— gary washburn (@GwashburnGlobe) March 18, 2018
Rondo says he moved on from Boston’s famed Big Three years ago, and doesn’t understand why their issues remain an object of fascination.
Rajon jokes that Allen owes him a percentage of the soon-to-be-released book’s profits.
Per the Boston Globe:
“He just wants attention,” Rondo said. “I need actually some sales from [the book], only [publicity] it’s been getting is from my name. I need some percentage or something.”
When asked about these excerpts and his decayed relationship with Allen, Rondo told the Globe he was confused as to why these stories are surfacing years later.
“Obviously, that man is hurting,” Rondo said of Allen. “I don’t know if it’s financially, I don’t know if it’s mentally. He wants to stay relevant. I am who I am. I don’t try to be something I’m not. I can’t say the same for him. He’s looking for attention. I’m a better human being than that. I take accountability for my actions. Certain [stuff] happens in my life, I man up. But he has a whole other agenda.”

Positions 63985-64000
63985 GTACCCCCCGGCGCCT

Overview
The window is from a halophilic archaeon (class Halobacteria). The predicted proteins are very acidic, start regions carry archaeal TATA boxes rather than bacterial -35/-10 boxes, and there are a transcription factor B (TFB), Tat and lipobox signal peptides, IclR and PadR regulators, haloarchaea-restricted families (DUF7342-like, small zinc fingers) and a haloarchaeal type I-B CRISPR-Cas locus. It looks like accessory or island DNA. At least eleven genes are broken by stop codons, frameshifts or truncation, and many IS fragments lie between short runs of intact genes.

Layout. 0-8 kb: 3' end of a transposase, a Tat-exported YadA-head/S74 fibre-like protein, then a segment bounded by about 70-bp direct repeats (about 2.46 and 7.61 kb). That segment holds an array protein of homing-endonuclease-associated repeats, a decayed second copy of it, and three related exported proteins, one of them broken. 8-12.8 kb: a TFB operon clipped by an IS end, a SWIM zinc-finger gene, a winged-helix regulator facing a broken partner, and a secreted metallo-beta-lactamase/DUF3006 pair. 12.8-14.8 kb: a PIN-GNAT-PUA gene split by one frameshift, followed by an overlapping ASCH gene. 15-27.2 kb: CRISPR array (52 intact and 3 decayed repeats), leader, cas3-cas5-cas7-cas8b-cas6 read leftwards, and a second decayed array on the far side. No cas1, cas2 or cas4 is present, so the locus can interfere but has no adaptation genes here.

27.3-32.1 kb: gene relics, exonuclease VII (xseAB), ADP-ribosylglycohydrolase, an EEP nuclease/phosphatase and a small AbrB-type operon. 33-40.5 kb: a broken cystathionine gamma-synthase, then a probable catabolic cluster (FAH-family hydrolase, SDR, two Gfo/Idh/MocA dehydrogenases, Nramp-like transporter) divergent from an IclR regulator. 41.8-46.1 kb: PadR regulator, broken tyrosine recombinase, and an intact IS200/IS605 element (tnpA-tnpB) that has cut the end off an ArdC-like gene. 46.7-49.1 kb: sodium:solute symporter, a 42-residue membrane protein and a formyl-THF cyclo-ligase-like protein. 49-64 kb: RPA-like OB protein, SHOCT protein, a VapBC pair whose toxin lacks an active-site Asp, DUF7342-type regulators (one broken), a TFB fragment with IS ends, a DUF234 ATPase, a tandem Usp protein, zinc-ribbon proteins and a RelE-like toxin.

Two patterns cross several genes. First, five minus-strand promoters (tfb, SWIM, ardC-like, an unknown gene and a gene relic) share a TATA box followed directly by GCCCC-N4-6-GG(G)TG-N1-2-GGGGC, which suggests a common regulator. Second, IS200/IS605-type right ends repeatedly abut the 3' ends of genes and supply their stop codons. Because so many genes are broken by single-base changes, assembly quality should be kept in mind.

Rondo said he would not mind having a conversation with Allen to air their differences and come to a resolution.
“I just want to talk to him man-to-man,” Rondo said. “I don’t have a problem with the man. I haven’t said anything. The problem is maybe he feels some type of way because the reunion trip thing came out. All I did was ask the rest of the guys. I’m the point guard, so I’m going to organize the trip. I asked the rest of my guys what y’all want to do, and they said no. What am I supposed to do?
“I’ll be the fall guy, but damn now you in the book talking about this and that. And for me as a teammate, I probably supported [Allen] more than anybody on the team, all [his stuff] that [he] had going on in Boston. I wasn’t mad that [he] went to Miami. If everybody in the league came out and wrote a book about what happens in the locker room …”